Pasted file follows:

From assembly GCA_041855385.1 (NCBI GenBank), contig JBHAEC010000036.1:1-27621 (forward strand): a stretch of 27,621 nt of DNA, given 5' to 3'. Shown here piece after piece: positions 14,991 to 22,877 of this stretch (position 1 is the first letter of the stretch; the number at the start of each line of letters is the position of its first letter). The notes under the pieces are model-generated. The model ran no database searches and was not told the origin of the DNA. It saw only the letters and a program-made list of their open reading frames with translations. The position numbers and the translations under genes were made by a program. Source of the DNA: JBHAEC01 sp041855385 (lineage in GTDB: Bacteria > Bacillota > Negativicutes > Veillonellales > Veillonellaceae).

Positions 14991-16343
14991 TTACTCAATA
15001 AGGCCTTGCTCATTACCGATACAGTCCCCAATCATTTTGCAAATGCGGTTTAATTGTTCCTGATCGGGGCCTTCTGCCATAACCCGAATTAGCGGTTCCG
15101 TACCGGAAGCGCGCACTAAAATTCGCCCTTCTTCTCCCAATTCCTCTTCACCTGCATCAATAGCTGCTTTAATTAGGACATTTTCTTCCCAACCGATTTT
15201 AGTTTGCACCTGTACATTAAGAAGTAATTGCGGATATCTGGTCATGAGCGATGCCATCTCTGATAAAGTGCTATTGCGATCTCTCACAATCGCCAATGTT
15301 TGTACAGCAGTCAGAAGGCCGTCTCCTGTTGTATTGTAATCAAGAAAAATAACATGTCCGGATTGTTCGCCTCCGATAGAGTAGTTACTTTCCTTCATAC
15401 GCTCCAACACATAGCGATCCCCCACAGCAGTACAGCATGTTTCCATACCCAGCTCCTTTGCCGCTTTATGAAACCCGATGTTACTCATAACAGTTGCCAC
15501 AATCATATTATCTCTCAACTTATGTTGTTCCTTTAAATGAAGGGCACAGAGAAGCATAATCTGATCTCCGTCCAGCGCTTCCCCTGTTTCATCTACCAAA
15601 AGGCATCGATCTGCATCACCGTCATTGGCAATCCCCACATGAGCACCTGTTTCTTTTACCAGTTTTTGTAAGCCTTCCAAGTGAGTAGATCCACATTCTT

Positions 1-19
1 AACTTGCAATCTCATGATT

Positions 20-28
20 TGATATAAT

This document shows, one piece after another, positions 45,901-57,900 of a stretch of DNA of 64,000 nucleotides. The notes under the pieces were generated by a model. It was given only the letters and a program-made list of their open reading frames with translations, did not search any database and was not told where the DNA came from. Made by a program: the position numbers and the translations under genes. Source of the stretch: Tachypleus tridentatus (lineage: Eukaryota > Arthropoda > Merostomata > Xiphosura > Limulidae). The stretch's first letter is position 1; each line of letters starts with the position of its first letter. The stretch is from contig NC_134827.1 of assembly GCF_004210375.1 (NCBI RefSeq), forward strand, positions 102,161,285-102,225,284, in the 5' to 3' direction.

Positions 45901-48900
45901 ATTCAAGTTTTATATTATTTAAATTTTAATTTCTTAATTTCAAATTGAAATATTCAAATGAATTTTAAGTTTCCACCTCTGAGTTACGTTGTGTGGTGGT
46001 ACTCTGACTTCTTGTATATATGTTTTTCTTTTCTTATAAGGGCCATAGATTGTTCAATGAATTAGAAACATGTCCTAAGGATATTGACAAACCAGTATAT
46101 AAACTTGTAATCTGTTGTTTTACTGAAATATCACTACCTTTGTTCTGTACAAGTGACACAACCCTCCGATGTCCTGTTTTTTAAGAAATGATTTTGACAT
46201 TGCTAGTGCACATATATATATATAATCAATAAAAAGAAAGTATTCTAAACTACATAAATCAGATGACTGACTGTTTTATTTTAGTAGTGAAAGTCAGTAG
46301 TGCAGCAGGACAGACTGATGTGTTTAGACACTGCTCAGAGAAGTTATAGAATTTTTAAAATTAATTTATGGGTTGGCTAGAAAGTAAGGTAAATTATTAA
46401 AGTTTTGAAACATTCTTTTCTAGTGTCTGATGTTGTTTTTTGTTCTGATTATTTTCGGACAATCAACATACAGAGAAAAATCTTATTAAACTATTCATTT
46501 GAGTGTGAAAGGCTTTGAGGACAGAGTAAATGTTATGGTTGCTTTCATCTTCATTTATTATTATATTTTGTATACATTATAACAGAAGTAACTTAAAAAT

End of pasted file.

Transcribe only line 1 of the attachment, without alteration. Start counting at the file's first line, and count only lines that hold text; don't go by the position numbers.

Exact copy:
From assembly GCA_041855385.1 (NCBI GenBank), contig JBHAEC010000036.1:1-27621 (forward strand): a stretch of 27,621 nt of DNA, given 5' to 3'. Shown here piece after piece: positions 14,991 to 22,877 of this stretch (position 1 is the first letter of the stretch; the number at the start of each line of letters is the position of its first letter). The notes under the pieces are model-generated. The model ran no database searches and was not told the origin of the DNA. It saw only the letters and a program-made list of their open reading frames with translations. The position numbers and the translations under genes were made by a program. Source of the DNA: JBHAEC01 sp041855385 (lineage in GTDB: Bacteria > Bacillota > Negativicutes > Veillonellales > Veillonellaceae).